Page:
A Generation Gone

Today has been three years since my granny passed away. She was my last living grandparent. I wrote a column about her a year after she died.

I have been meaning to post more entries on this blog. I will make an effort going forward.

For now, here is the column, which was originally published in Wawatay News. It appeared in their June 15, 2015 edition (Vol. 42, No. 1).

A Generation Gone

There was an odd feeling when I arrived in Moosonee this spring for the goose hunt.

I felt like there was something I had to do, but I couldn’t sense what. Then I remembered, and sadness came over me.

Because for years after I moved down south to cities like Timmins or Thunder Bay, one of the my first instincts was to visit Granny.

To have her greet me by planting her mouth on my cheek and clucking her tongue several times, the way she always kissed her grandkids. No, I could not expect that on this visit. It’s coming up on a year now since she left for the spirit world. She gave that same kiss for as long as I can could remember, from when my parents would take my sisters and I to her apartment on a Saturday morning. She would greet us and we’d all sit around for a while. Like most families, our grandparents’ homes was a gathering place for extended family and so it was not uncommon for my uncles and cousins to be there as well. Noon would come and the adults would uncap their dabbers to play radio bingo, leaving us kids to our own devices to play in the building’s hallways or outside. Then the parents would corral us back into the apartment and we’d all sit and listen and laugh for a while until it was time to go home.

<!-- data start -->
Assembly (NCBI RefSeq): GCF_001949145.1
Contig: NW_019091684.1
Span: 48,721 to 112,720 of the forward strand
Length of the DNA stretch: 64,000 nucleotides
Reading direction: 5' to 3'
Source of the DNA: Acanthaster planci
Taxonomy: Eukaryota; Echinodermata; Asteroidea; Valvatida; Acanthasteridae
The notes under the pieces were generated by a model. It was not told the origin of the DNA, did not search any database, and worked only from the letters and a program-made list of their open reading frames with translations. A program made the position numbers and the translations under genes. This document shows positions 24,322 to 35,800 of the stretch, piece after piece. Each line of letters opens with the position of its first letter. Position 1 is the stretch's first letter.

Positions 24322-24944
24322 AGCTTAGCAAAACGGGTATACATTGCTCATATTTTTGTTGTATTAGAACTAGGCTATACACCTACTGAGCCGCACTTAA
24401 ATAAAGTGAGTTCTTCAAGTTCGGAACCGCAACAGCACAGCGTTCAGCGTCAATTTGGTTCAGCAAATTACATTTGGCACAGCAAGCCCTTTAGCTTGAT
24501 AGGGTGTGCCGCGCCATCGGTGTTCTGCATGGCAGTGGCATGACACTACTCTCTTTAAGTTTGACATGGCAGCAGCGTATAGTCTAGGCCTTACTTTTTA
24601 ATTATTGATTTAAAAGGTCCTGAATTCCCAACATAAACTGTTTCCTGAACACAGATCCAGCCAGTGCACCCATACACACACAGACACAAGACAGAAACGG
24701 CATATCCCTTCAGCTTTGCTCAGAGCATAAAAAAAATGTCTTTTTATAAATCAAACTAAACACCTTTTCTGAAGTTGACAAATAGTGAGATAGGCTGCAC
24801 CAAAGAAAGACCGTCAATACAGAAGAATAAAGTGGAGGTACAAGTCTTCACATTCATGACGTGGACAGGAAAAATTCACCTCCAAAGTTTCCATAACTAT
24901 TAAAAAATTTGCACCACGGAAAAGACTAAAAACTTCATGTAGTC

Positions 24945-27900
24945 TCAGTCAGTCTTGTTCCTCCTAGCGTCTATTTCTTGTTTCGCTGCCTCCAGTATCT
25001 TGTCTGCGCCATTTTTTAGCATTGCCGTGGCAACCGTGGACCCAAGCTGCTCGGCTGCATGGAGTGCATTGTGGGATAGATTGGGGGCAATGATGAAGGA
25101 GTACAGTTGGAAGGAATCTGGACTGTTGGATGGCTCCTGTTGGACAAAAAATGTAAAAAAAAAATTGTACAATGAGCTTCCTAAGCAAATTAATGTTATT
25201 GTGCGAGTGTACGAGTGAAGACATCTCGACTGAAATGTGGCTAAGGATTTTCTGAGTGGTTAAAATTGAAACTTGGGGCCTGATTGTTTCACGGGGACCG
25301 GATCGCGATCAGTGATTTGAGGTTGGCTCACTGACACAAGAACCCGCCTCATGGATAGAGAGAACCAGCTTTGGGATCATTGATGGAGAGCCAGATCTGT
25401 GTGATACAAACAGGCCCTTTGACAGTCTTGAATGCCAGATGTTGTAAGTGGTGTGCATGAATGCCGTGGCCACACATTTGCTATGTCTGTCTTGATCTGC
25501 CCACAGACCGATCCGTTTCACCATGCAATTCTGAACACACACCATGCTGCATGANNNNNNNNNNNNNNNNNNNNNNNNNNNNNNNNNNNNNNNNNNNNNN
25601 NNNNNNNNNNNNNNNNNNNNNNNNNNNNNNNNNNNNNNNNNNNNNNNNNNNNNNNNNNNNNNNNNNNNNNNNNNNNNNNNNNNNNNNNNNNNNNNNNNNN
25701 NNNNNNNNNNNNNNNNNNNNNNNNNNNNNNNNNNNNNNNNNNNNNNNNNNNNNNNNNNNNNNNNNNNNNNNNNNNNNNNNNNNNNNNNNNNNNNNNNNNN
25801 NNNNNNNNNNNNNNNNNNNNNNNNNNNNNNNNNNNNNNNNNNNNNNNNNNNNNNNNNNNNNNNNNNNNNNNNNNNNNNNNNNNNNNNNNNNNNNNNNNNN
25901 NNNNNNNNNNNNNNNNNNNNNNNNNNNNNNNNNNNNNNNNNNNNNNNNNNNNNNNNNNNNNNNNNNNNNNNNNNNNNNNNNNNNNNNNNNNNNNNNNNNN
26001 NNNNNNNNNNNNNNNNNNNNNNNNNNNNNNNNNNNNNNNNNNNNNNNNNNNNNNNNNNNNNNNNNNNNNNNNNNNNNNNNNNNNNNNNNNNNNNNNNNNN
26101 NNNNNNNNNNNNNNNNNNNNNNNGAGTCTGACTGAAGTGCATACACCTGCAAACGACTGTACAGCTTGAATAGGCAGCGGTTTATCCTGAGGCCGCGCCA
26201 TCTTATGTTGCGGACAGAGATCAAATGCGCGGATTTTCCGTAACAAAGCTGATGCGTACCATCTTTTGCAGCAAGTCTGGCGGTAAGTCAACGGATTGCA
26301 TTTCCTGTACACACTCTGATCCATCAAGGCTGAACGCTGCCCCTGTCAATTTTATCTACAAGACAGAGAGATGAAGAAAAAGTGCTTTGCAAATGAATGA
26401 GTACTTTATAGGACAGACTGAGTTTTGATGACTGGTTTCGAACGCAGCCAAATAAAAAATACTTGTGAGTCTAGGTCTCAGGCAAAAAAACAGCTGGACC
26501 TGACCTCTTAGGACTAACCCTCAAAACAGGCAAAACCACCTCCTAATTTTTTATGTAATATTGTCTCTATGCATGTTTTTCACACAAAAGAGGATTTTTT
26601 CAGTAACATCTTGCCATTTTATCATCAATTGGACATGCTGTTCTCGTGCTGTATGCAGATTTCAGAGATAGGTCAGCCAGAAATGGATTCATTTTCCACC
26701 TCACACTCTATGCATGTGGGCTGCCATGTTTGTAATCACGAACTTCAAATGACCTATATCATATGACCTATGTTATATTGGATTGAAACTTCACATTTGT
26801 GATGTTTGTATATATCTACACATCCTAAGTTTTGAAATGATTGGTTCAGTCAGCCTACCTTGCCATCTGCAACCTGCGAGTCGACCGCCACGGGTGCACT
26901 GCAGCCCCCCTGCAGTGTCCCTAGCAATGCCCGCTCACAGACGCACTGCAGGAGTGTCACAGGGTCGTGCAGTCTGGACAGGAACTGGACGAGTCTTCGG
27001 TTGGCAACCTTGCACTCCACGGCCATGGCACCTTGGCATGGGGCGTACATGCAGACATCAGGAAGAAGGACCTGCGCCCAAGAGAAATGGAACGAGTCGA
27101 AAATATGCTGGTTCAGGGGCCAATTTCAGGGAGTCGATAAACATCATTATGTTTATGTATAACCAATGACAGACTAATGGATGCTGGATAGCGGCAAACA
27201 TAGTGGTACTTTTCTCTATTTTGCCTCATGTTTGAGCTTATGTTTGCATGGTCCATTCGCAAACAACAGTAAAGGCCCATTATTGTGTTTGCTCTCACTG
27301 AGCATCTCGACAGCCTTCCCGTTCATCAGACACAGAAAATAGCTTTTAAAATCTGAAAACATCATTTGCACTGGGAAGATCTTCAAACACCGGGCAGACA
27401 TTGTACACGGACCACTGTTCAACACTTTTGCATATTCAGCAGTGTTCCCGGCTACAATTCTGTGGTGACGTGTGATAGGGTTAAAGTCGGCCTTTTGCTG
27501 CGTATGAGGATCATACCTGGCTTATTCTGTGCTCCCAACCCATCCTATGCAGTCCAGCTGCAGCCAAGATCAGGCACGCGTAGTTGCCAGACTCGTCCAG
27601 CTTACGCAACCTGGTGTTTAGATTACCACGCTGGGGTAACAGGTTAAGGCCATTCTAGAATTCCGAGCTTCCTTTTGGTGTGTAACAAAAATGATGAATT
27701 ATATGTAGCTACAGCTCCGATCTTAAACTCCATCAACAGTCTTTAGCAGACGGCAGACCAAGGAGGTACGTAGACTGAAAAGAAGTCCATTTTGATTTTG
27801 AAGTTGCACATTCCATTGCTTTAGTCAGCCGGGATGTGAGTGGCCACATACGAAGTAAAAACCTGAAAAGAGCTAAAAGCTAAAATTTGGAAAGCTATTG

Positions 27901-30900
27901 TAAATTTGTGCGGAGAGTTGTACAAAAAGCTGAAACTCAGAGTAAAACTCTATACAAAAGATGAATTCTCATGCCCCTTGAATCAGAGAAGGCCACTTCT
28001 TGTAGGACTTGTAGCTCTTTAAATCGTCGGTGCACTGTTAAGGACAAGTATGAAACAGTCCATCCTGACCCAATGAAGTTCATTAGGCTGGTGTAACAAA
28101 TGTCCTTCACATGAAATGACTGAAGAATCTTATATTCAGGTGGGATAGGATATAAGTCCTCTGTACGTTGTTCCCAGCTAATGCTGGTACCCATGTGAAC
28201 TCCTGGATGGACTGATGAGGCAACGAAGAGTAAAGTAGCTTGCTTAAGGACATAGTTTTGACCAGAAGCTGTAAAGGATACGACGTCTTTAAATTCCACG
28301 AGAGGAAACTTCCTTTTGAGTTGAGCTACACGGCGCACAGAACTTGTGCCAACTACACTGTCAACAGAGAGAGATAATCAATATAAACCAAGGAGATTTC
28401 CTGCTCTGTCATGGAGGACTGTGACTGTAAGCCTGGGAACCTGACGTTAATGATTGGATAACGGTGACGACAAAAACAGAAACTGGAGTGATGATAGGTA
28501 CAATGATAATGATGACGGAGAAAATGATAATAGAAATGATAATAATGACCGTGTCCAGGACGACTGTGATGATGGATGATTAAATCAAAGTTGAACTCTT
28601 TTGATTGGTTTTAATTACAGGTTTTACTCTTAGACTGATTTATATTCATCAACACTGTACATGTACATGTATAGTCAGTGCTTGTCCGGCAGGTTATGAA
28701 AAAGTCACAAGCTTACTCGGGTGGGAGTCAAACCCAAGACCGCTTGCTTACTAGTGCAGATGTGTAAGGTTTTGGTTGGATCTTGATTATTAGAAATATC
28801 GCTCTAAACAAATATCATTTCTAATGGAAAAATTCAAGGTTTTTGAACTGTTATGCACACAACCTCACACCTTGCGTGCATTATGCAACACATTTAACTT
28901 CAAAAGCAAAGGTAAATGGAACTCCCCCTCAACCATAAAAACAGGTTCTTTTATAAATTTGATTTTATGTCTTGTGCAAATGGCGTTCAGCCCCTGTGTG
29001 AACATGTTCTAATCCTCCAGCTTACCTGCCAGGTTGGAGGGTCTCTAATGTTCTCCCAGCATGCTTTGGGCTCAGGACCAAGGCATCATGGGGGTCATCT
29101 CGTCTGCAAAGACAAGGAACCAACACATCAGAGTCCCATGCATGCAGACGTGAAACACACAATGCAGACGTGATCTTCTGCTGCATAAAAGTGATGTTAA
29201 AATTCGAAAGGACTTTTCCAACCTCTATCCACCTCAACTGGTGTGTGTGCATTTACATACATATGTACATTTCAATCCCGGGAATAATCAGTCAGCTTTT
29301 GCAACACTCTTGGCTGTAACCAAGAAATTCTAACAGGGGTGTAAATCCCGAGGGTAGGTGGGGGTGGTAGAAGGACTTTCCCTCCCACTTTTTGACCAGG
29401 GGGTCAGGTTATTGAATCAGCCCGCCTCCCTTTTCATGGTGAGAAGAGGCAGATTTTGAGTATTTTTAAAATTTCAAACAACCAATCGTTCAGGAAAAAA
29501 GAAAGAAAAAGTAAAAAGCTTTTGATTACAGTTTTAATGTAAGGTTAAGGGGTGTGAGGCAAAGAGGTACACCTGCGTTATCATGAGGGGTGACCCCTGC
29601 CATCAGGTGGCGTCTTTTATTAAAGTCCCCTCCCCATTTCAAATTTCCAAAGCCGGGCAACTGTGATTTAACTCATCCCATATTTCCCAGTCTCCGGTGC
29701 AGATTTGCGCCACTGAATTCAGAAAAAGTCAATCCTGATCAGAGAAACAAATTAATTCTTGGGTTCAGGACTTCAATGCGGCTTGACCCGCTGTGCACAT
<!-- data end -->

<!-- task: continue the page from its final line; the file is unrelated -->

With that came another kiss. My mooshoom kissed us too though it was more of a peck. One time he was unshaven and his whiskers itched my cheek and I immediately scratched. Those who saw laughed, especially Granny. The next Saturday it was time to leave again. “Go say bye to mooshoom,” my mom said and it got quiet as I approached as everyone watched. Although it did not itch as much as the first time, I reached up to scratch again. Laughter. As usual, Granny laughed the loudest.

Granny would look after us at times and when she cooked, she cooked a lot. I was a scrawny child and so she’d try to get as much food as she could into me. “Meechisoo, meechisoo,” she’d say. “Eat, eat.” She was probably happy to see when I finally put on weight, even if not in the right places.

She’d become annoyed if the toast was too dark or the bacon was not cooked to my liking. “Ever fussy,” she’d say as she scraped the toast.

We moved away when I was 14 and from thereon I developed the routine to visit her once I got off the train or unpacked at my dad’s.

It’s an unfortunate and sad reality that it was only after Granny became my last grandparent that I realized she was my remaining link to my family’s past. My maternal mooshoom, Xavier, passed when I was very young. My kookoom, Sandra, passed when I was a teenager, and my mooshoom, Alfred, gave his last breath when I was 21.